There's nothing like coming home after a long day away and being greeted at the door by your dog or cat. Always happy to see you, you know that he or she loves you unconditionally. Unfortunately, Spot or Fido might not feel the same way about your furniture. As destructive as your furry friend may be, its vital for every pet owner to understand that destructive animal behavior around the home is, in many cases, rooted in the natural instincts of your pet. Before you banish your beloved to the garage, or worse, out of your home altogether, lets take a look at why this kind of behavior happens, and what you, as a pet owner, can do to prevent it.

See Spot Scratch

Problem: Since kitty and puppy aren't able to verbally communicate with you, scratching is a technique often used to alert you that their needs for external stimulation and adventure aren't being met. No animal is an island - he or she may be bored, using scratching as a way to signify that they are in need of stimulation. This behavior is often exhibited in indoor cats that are home alone during the day, as well as apartment-dwelling dogs.

Solution: Try taking Fido for a walk along a different route when you get home. If you usually walk on the while out with puppy, try jogging, or vice-versa. The change in scenery or pace will help satisfy his or her need for exploration and new experiences. For kitty, especially those who stay indoors, playtime is essential. Rather than splurging on all new toys, try rotating the ones that you already have to keep things exciting. If you're away from the home all day, make sure to interact with your pet for at least thirty minutes in the evening, to break up what can possibly be an otherwise sedentary lifestyle.

Problem: Boredom aside, its perfectly natural for cats to scratch hard surfaces with a softer outer covering, such as couches and carpets. In the wild, cats use this technique, frequently on trees, to help sharpen their claws and remove dead outer layers of nail, as well as mark their territory. (Cat paws have scent glands that signal to other animals, "this is mine.")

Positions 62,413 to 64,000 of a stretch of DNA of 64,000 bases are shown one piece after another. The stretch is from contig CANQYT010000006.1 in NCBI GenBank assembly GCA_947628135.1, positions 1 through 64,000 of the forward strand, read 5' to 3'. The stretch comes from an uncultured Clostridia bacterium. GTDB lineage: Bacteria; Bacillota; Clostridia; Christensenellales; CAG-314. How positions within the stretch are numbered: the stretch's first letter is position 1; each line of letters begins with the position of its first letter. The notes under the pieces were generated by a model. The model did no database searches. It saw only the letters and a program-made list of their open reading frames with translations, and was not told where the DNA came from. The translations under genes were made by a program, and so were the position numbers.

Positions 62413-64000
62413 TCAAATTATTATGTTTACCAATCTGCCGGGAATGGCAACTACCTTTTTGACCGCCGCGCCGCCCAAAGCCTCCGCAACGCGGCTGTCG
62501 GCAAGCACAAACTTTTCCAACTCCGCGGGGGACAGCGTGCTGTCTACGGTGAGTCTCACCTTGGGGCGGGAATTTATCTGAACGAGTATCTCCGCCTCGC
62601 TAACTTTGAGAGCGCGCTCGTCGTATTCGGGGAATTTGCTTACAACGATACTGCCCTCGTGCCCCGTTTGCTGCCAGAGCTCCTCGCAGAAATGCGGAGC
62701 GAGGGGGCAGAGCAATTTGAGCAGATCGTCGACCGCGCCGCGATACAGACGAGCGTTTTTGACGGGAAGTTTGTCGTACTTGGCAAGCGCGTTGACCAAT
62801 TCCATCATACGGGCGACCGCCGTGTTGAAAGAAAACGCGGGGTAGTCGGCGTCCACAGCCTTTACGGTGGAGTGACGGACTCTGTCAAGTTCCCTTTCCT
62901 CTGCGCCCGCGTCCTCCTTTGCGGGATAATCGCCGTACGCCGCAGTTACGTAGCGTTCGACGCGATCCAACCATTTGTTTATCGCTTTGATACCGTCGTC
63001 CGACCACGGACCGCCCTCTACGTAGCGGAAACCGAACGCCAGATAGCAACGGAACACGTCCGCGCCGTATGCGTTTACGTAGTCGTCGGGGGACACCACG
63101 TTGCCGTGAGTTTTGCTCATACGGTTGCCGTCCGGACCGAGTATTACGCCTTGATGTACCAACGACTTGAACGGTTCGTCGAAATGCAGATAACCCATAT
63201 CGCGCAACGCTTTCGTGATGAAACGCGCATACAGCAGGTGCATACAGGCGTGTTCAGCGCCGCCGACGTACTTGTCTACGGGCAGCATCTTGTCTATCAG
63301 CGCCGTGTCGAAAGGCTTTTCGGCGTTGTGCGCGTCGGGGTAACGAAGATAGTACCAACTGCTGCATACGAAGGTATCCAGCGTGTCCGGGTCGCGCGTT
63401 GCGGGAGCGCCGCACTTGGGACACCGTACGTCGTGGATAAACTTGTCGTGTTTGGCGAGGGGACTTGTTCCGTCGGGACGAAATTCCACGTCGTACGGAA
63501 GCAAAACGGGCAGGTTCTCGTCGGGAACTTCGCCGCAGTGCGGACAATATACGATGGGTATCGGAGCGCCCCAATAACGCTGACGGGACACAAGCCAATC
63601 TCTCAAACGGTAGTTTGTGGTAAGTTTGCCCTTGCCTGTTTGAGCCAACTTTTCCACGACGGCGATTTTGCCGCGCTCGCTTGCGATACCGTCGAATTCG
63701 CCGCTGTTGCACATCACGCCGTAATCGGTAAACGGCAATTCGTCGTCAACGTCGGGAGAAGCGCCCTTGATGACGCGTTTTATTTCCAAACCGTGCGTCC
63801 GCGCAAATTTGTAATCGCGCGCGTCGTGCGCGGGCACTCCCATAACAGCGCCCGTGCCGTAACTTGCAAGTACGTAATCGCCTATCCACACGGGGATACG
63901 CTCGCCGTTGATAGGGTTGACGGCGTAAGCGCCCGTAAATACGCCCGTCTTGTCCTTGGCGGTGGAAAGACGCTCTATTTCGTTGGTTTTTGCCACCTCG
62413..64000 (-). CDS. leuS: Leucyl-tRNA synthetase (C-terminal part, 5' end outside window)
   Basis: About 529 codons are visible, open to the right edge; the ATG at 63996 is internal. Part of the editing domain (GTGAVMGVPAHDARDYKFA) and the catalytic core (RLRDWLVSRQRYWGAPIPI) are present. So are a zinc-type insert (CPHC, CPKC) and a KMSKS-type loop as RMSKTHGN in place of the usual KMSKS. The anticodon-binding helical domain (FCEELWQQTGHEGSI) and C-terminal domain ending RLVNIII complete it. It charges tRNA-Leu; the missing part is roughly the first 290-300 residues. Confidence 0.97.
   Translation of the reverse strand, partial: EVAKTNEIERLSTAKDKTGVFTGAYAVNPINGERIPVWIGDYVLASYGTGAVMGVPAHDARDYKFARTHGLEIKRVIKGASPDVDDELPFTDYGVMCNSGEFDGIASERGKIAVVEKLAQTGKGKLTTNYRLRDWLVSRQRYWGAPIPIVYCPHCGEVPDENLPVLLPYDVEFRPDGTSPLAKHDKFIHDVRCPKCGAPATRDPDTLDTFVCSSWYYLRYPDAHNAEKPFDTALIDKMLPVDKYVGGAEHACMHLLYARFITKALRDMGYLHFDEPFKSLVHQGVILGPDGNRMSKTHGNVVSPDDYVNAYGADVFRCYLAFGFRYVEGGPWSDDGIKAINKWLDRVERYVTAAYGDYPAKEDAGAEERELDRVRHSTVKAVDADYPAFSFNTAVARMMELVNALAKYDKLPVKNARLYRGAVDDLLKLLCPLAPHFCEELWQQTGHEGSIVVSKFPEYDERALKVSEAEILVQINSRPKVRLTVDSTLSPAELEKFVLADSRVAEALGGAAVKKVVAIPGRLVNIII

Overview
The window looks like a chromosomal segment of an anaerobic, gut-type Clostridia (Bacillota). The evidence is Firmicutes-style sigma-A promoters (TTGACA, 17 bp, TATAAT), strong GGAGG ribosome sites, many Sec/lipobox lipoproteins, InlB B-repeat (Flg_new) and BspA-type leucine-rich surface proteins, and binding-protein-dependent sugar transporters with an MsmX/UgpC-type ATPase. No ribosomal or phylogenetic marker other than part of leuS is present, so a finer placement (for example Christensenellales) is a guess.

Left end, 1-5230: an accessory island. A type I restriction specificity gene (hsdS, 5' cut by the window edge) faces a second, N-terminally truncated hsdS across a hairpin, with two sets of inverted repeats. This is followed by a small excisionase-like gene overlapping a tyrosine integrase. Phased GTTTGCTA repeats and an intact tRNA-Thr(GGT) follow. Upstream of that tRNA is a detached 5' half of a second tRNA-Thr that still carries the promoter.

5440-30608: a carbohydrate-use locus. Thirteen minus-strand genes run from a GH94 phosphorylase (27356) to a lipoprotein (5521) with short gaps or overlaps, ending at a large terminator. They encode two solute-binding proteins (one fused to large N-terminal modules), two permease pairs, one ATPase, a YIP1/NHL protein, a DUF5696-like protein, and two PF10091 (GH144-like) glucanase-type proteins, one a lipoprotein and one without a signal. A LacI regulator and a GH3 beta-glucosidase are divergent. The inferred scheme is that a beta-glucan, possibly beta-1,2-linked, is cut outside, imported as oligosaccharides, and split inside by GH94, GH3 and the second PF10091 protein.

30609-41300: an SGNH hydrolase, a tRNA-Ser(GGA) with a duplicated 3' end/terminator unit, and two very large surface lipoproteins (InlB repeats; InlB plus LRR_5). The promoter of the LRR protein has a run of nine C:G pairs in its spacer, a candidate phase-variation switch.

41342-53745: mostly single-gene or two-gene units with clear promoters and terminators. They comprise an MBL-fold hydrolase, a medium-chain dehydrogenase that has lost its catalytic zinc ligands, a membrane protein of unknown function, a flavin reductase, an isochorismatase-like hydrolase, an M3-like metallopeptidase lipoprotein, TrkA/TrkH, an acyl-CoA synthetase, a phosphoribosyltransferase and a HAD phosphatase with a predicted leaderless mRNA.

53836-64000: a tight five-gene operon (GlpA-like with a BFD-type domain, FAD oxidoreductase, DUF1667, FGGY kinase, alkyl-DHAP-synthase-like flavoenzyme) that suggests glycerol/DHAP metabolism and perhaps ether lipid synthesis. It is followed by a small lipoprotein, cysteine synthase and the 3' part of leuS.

Solution: Since indoor trees are not a common or plausible solution, invest in a good scratching post. Play with your cat near or on the post, or sprinkle a little catnip on it to arouse his or her interest in the new object. Lots of praise for using the post is key, as positive reinforcement for good behavior is much healthier for the animal, and usually more successful than scolding for misbehavior. Also, make sure the post is in an accessible area, so that it can be used when no one is home. In addition, by frequently playing and praising kitty, he or she will associate the post with their "territory," rather than the couch. If all else fails, although unsightly, temporarily covering the prime scratching targets with sticky tape or aluminum foil will help redirect the behavior to appropriate objects, like the post.

Couches As Chew Toys!

Problem: Animals, especially dogs, have a natural need to chew. Among puppies, chewing helps to alleviate the discomfort of teething. Adult dogs may also chew to soothe and massage sore gums, explore new objects, or simply out of stress and boredom.